“I can never get people to understand that poetry is the expression of excited passion, and that there is no such thing as a life of passion any more than a continuous earthquake, or an eternal fever. Besides, who would ever shave themselves in such a state? Lord Byron, in a letter to Thomas Moore, 5 July 1821"
I have often wondered what it is that sets some of us on the road to write poetry? I never understand what inner force insists I continually strive to write as I do? Constantly find myself embroiled in a (sometimes losing) struggle to find, and connect the precise words (failing miserably most times) by which I can adequately express my feelings - All in the rhyming genre. Even unto myself, any rationale and excuse I use, seldom makes sense!
Few people would or could - even if clever enough to employ such machinations - speak in rhyme, so how and why does the written, rhyming poem fill a void or need for so many of us? Was it because of our early education? Was it because the rhythm one senses when reading a poet’s words, can strike a sympathetic chord within us? Or is it nothing more than lines gelling with subliminal rhythmic waves some of us possess? Were those very subconscious rhythms observed and further nurtured by our early teachers, who themselves, were also encouraged by discerning adults when they were young and developing?
Maybe it has more to do with our mental chemistry which, purely by happenstance, takes place, because of our genetic make-up? Whatever the root cause, I always feel honoured to be one of those so blessed. For blessed indeed are we!
Yes, on occasion I do find and will practice speaking in two lined, rhyming couplets, but it is only in a very limited manner, when it seems either appropriate or, as most often, when lines naturally occur, after being dragged out of the morass that I call my brain! More often of a humourous nature on a nonsensical whim! I often indulge in this practice when my wife and I are alone and we use this ploy to lighten the mood. It has been found to be an admirable antidote to sad and depressing moments.
I’ve (belatedly) had a chance to catch up on composing poetry of late. Almost said ‘writing’ but one seldom “writes” poetry, as it does require thoughtful consideration if it is to be effective and competent! Besides which, I seldom comment - as you might have observed – on poems that other Members write and post. As for those written by Poets long dead, or of great renown, I invariably discover an intriguing, rhythmic pattern coursing through their lines. These not only capture the subject that expresess an unusual or exciting viewpoint, but encourages me to seek more of the same composed by other poets from whom I hope to learn more of this art. After all, they were published and very much appreciated, at a time when printing was still in its infancy and was a laborious and time consuming chore, and distribution of their work, was even more difficult..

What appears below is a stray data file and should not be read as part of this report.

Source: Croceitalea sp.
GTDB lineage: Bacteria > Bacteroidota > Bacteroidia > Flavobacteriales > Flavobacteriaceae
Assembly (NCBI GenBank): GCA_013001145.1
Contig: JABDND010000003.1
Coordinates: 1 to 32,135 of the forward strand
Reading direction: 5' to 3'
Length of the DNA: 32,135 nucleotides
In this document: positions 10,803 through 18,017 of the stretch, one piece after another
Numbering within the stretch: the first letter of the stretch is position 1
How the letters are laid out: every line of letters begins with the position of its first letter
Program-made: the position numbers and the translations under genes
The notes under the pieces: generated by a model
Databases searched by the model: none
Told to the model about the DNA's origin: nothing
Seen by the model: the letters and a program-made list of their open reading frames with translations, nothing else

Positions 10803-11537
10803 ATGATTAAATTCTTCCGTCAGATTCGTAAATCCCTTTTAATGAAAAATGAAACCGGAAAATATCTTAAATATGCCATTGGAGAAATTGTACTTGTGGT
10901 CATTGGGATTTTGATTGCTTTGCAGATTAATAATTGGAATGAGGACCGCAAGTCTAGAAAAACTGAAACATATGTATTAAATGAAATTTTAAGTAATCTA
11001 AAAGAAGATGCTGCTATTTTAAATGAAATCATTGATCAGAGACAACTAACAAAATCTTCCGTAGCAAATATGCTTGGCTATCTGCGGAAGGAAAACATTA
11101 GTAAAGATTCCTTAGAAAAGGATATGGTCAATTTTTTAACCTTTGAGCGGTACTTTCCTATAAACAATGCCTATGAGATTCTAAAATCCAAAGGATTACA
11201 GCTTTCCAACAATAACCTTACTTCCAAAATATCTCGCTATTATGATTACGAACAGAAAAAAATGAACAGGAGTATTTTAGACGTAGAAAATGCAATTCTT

For me the beauty of language employed by some Poets in expressing their deep felt thoughts, will and can to some degree, overwhelm my senses. By so doing, they excite me to again launch myself into composing my own thoughts in poetry. This, in a way that I trust will reflect my own viewpoint. By dint of using my personal and familiar (to me) style, that puts my own ‘take’ on the same subject, I can perhaps, allow readers to discover my reasons for writing as I do? Although I remain ever careful not to plagiarize or paraphrase their work, this is not always as easy as it sounds, for truly, I am of an age when so many of the words, earlier poets employed, were still in common usage when I attended school.
So I would ask of Members, what is the reason you read and perhaps, write poetry? Of those Members who can and do write poetry, be it prose, blank verse, Haiku, rhyming verse or even limericks, what is it that initially incites and excites you to write? Is it a subtle nuance in something you read? Is it, as often happens with myself, a rhyming couplet or phrase, or even words that trigger a thought, which in turn, lends itself to being suitable as a subject or topic for a poem?
Perhaps it is nothing more than a passing spoken comment from someone, which stirs the imagination until one can no longer deny our insistent urge to write? A thought that will not only lead the poet down an intriguing path, but offers them endless possibilities in a quest to illustrate their inner thoughts.
The “Quotation” with which I began this dissertation, is one that possesses much truth and is one I have long known. I find it most appropriate, for truthfully there are often times when I find myself bemoaning my perceived, constant need to compose poetry. An obsession at times which is so hard to resist. Surely it is humanly impossible to live on a ‘high’ plane forever. Eventually the time arrives when one has to descend to the regular, mundane world.
Had I been born a Gray, a Wordsworth or even a Shakespeare perhaps? I could better understand the underlying passion that drives me to compose poetry today, but being little more than a floundering, late developing neophyte seeking direction and purpose in this extremely complicated and diverse genre, which requires thought and dtermination, I sometimes wonder what drives others to write as they do? Is there an answer to be found?
This is what I wonder me on this dull Mid November morning.
Rhymer. November 13th, 2018.
(Originally written December 2007).